Johnson & Johnson: The Vaccine is susceptible to Delta variant

    It’s surprising for two reasons. One is that the J&J vaccine has been snakebit from the start, encountering stumbles ranging from a rare blood-clotting side effect in some recipients to a massive production screw-up that spoiled tens of millions of doses at the factory. We’re not used to getting good news about it.

    The more substantive reason is that J&J is a one-shot dose and single shots of the other vaccines have been weak against the B.1.617 “Delta” variant. Not only that, J&J uses the same “viral vector” vaccine strategy as AstraZeneca does and AZ has proved in studies to do poorly against Delta after a single dose. (Unlike J&J, it’s a two-shot vaccine.) That’s why the UK, which delayed second doses for much of its population initially, has been scrambling to get everyone their second shots over the past six weeks as Delta has spread across the country. One shot of AZ just doesn’t hack it against B.1.617.

    And if one shot of that viral vector vaccine doesn’t hack it, you might understandably assume that one shot of J&J ain’t gonna hack it either.

    Some scientists were so worried about the risk of Johnson & Johnson failing against Delta that they took to recommending a Pfizer or Moderna booster. Remember, J&J is somewhat less effective than the mRNA vaccines are at preventing infection by the original coronavirus. It was anyone’s guess how much further that effectiveness might be reduced by a new hyper-contagious strain. Watch this report from a few days ago, then read on.

    Andrew Sullivan got J&J initially and was alarmed enough about the new variant that he did in fact get a booster:

    Last night, though, Johnson & Johnson cited two new (small) studies as evidence that their product actually works very well in repelling B.1.617. J&J recipients might not need a booster after all:

    The vaccine showed a small drop in potency against the variant, compared with its effectiveness against the original virus, the company said. But the vaccine was more effective against the Delta variant than the Beta variant, first identified in South Africa — the pattern also seen with mRNA vaccines…

    While blood antibody levels produced after immunization with Pfizer-BioNTech or Moderna drop after an initial surge, antibodies — and immune cells — stimulated by the J.&J. vaccine persisted at high levels, the researchers found. (Other studies, however, have shown that immune responses produced by mRNA vaccines are also likely to last for years.)…

    Eight months after the J.&J. inoculation, the participants’ antibodies also appeared to be more effective against the variants than they had been at the one month mark. One participant who got a single dose became infected with the coronavirus.

    So a single dose of J&J is strong enough to cope with Delta, maintaining high antibody levels longer than the mRNA vaccines do, and even appears to gather strength over time. How can it manage to do that when the highly similar AstraZeneca vaccine does poorly against Delta after a single dose? I … have no idea. It’s way above my pay grade.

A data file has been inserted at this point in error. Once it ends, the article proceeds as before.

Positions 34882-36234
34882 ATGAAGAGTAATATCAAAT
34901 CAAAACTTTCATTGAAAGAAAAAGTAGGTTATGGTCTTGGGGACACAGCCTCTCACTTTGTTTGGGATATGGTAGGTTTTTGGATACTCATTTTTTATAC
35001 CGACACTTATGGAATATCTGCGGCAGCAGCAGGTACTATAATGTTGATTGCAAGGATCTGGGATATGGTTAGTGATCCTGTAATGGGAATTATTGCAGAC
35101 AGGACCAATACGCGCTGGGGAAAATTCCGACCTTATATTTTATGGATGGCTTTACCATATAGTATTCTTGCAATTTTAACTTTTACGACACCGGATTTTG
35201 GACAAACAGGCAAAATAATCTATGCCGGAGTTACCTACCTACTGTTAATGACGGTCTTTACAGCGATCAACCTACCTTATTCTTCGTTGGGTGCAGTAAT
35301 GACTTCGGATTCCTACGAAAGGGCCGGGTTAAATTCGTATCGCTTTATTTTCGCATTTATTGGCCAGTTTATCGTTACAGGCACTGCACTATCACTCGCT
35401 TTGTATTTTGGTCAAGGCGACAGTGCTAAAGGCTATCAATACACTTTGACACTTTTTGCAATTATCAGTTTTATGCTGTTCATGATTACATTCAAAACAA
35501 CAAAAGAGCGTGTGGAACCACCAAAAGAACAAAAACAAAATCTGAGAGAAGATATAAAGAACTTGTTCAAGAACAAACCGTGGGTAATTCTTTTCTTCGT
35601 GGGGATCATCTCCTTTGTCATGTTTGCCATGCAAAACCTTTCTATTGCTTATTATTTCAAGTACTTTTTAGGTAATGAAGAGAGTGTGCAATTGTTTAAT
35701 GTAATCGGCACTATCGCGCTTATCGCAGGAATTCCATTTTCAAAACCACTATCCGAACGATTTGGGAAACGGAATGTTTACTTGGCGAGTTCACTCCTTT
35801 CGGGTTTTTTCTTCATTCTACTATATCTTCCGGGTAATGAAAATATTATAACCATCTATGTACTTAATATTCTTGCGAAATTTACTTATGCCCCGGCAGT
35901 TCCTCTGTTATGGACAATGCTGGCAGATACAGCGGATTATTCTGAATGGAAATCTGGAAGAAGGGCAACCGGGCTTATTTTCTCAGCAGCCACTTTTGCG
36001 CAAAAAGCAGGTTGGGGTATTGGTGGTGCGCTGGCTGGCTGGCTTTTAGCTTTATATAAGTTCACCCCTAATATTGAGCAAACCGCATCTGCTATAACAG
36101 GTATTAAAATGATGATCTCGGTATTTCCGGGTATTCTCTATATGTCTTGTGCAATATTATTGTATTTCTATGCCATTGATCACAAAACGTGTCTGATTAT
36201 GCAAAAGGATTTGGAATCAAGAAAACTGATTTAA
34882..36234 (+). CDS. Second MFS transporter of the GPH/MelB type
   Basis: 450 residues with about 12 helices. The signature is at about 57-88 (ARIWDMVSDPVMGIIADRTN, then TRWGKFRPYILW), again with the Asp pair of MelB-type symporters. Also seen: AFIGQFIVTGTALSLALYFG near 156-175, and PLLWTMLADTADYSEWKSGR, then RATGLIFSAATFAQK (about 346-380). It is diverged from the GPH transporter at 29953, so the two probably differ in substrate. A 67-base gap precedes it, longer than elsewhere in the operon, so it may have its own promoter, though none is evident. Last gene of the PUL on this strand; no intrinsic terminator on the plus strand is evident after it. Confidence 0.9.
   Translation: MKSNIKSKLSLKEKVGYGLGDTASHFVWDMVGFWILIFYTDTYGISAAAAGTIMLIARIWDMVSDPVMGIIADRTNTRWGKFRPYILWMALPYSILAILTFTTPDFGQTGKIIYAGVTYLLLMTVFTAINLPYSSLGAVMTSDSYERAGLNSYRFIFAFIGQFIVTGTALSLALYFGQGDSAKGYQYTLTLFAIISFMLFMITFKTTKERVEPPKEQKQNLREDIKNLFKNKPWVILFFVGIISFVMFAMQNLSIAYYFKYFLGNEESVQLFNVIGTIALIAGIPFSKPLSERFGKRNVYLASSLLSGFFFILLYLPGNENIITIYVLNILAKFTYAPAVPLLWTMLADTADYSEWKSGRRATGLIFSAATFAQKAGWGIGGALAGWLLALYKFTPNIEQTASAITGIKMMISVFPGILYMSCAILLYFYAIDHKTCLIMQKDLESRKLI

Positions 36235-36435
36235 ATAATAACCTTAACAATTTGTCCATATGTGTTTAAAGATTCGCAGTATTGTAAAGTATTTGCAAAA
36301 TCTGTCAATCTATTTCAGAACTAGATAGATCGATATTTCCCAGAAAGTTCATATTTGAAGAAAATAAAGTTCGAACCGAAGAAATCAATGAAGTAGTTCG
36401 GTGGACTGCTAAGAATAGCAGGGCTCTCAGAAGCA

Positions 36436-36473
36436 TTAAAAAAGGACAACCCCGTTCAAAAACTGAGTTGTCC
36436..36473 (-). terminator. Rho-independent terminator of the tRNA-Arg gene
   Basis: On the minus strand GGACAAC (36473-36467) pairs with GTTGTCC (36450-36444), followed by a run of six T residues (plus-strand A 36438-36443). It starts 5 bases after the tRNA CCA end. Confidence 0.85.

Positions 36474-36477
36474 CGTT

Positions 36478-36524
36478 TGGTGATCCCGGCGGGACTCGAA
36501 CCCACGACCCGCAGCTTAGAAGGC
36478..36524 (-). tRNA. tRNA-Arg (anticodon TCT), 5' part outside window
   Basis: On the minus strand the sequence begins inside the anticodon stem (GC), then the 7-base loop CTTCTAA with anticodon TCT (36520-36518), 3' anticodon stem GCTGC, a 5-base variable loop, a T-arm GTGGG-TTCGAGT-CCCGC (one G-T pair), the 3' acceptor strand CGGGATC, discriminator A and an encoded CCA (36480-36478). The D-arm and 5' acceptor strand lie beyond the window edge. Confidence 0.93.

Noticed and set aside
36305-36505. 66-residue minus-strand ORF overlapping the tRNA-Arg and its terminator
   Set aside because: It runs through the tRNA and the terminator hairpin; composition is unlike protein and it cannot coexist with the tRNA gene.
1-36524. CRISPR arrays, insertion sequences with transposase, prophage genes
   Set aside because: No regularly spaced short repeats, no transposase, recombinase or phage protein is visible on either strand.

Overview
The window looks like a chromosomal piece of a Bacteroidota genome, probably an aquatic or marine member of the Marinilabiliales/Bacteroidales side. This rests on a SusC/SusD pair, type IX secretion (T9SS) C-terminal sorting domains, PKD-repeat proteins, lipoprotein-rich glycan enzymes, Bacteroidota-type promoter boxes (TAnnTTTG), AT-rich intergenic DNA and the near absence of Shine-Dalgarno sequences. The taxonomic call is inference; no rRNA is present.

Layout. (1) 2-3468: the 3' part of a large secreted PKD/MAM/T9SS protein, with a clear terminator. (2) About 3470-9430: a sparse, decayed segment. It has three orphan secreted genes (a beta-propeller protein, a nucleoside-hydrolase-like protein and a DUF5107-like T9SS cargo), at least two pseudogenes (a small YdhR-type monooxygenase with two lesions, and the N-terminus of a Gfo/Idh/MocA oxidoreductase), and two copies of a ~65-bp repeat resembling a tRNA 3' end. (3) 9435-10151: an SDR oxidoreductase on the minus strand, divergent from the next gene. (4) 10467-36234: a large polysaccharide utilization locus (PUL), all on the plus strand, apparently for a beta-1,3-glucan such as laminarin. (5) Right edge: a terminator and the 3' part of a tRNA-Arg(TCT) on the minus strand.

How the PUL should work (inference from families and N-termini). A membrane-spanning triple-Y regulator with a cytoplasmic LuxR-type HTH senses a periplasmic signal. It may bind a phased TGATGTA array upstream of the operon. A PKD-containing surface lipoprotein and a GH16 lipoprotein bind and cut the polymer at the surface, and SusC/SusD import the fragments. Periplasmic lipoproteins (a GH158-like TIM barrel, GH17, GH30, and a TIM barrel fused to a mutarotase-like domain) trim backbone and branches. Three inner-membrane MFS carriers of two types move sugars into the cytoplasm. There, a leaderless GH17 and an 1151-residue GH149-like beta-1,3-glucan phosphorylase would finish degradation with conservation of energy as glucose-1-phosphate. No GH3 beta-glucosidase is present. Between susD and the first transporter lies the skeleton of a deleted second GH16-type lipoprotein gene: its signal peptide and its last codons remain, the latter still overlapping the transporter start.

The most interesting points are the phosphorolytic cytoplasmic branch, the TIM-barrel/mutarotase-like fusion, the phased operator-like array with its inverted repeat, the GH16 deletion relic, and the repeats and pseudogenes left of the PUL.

For what it’s worth, this same study also found that a booster of either J&J itself or an mRNA vaccine raised antibody levels even higher, which is what we’d expect. But since the initial one-dose regimen of J&J seems equal to the task of fighting off Delta, the boosters may not be in order.

    Which means maybe the snakebitten Johnson & Johnson vaccine has an exciting second act in store for it abroad. A one-shot product that’s capable of handling B.1.617 is a valuable commodity to countries that are desperate to get their populations fully vaccinated in a hurry. India just signed a deal with J&J to produce the vaccine domestically, in fact.

    When it was first introduced, scientists hoped and expected it would be a global gamechanger, a single-dose no-fuss vax that could be easily stored without expensive deep-freeze equipment. Those hopes looked dashed after it ran into problems and Americans began shunning it, but it might turn out to be a lifesaver after all in places like India and Africa, where vaccines are desperately needed as Delta advances.

    As for the U.S., there’s good news and bad news. The bad news is that we’re going to fall slightly short of the White House goal of 70 percent of adults vaccinated by July 4. We got close but there’s not enough uptake in red states:

    The good news is that vaccinations are surging again lately, no doubt due to fear of B.1.617:

    As of yesterday, daily deaths from COVID in the U.S. are down to an average of 263, the lowest rate of the pandemic so far.

    What are your thoughts on the story? Let us know in the comments below!

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